Books To Ask For this Christmas.

I know that building up a christmas wishlist is not a task people regularly complain about, and if you’re like me, you have a neverending wishlist of books you’d like to read, like, RIGHT NOW.
There are, however, supposed to be people who are unlike me, and I don’t think it’s unheard of that someone just can’t think of books (and other things, but who wants them, amirite?) to ask for for christmas (or other very festive occasions people might gift books for…). Just for you, here’s four specimens you need in your life.

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Starting with the wonderful Reading Lolita in Tehran by Azar Nafisi. This one intrigued me so much, because it ticks literally all the boxes: it’s a memoir set in the Middle East by a literature scholar, talking about feminism and interweaving politics and books. I know.

Azar Nafisi is a woman who lived in Iran before, during and after the Iranian Revolution and taught English Literature at universities in Tehran throughout her life. After she had to stop teaching, she started a bookclub with some of her (female) students to continue discussing literary works and the current politics in Iran.

That’s literally what happens. She takes different books, tells stories about how her students received them and tries to seamlessly work in comments on Iranian society changing around her. Which mostly works in my opinion.

Most people who didn’t like this book critizised it for being to much theoretical literary criticism. And yes, I can’t deny that it kind of comes with a required reading-list. But trust me, I hadn’t (and haven’t) read all of the referenced books and could still enjoy Nafisi’s book. So if you like memoir and books (as well as some heavy literary criticism) and don’t mind some (admittedly annoying) classics spoilers, this book is wonderful.

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Next up: The virgin suicides by Jeffrey Eugenides. This one’s weird. And insanely beautiful. What does it do? There’s five Lisbon sisters from a very let’s-call-it-complicated sort of home and all of them (totally not spoiler, I promise) commit suicide.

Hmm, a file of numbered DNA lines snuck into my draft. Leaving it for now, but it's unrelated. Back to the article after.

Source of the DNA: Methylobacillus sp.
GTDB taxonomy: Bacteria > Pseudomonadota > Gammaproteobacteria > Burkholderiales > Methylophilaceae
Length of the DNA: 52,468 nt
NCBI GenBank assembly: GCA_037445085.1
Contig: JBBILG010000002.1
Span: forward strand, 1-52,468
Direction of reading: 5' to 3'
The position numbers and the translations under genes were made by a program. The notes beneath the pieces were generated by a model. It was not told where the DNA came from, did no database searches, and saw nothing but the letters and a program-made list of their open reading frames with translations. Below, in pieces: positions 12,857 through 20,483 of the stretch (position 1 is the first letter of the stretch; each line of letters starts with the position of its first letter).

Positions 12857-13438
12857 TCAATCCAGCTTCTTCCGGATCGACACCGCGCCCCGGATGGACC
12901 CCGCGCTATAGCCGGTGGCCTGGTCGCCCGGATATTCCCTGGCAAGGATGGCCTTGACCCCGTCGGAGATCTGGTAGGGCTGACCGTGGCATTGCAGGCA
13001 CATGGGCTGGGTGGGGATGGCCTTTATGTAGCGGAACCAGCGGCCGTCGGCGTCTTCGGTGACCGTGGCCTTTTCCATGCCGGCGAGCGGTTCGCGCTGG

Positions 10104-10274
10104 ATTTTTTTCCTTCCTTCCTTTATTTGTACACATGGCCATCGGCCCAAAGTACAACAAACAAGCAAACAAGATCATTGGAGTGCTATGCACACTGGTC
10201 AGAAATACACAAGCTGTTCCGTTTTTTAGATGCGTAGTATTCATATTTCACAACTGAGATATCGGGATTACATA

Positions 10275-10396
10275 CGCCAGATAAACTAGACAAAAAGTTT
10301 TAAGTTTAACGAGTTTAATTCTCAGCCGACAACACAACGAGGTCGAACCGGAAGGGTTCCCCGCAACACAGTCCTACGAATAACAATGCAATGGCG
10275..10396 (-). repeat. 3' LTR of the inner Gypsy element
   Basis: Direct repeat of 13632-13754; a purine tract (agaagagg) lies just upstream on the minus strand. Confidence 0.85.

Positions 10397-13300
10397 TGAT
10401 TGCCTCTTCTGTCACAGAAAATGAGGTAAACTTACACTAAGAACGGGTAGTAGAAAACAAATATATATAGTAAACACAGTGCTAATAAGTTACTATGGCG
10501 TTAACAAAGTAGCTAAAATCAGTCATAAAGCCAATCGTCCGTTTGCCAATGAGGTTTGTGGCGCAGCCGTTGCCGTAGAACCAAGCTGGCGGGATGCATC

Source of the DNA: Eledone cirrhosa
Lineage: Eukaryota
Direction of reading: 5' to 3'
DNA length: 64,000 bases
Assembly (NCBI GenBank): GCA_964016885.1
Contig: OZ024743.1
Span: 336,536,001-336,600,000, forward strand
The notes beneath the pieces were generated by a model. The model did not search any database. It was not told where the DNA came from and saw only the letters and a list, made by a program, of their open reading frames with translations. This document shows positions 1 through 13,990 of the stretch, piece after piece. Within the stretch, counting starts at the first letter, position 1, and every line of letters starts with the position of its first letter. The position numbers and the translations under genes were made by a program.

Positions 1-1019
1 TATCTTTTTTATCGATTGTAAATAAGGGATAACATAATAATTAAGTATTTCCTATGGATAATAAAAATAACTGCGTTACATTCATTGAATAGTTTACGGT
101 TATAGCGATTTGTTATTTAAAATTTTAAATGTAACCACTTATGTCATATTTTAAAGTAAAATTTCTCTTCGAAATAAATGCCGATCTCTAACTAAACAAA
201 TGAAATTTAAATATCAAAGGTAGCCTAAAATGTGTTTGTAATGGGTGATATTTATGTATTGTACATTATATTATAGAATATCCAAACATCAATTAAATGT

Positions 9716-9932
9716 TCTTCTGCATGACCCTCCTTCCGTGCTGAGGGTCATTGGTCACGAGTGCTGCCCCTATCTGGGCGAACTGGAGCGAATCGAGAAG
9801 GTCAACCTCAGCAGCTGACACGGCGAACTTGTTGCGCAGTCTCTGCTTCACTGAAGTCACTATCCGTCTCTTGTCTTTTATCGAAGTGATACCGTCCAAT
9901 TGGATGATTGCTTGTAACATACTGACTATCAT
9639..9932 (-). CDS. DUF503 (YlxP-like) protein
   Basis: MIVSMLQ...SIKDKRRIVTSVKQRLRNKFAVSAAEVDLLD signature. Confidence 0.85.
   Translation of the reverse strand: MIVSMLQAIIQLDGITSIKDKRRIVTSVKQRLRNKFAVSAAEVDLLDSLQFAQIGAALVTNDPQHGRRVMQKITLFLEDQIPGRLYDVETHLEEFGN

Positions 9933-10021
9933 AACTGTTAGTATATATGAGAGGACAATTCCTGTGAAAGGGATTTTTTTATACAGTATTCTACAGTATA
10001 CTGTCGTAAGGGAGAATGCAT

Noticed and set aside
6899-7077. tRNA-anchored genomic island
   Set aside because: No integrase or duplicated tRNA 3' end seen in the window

This book is a handful of neighbourhood boys trying to piece together the short lives of the Lisbon girls, obsessively collecting stories and knickknacks and just generally being slightly creepy indeed.

What makes this a book you’d want to read is the enchanting perfection that is its language, the delicious piecing together of words that is its sentences. This book is a joy to read because it creeps up on you and lulls you into a lustrous flurry of beauty. Loved it so much, please go read it.

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If you want to ask for a classic and impress your grandparents (look at me being all intellectual this christmas, reading the victorian literature) but still have a jolly good time, may I suggest The Moonstone by Wilkie Collins?

I’ve talked about the wonderful weirdness that is this story before (here!), but this is just so entertaining, engaging and accessible. I laughed at parts (Miss Clack, right?!?), I was intrigued by the mistery and is there any setting better to curl up with and disappear into than a victorian one? Right.

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Yes, I totally saved the best for last and yes, I’m totally going to shove this book in your face several more times this month but people never seem to talk about it. The Group by Mary McCarthy is just. completely. utterly. brilliant.

Again a boxticker for me: New York in the 1930s and all the feminism. This novel follows eight Vassar graduates through their first years in the real world. They marry and they have children, they move away, meet again, they have sex and have all the worries about getting contraception. It’s a group of women trying to find a corner of society, coming to terms with the fact that they got a great education just to end up at home with the children.

If ever a book nailed the commenting on gender roles and feminism, it’s so this one. It’s really open and franc, but still intricate and complicated and just so darn good. Honestly just read it!

One more thing though. Please just skip past the f*cking introduction by Candace Bushnell. If someone tells me that “all great literature is lost on teenagers” then that someone is not even getting a snarky comment back. Very much crap.

On that very happy note, let’s wrap this up and go back to frantically adding stuff to the wishlist. Bye.

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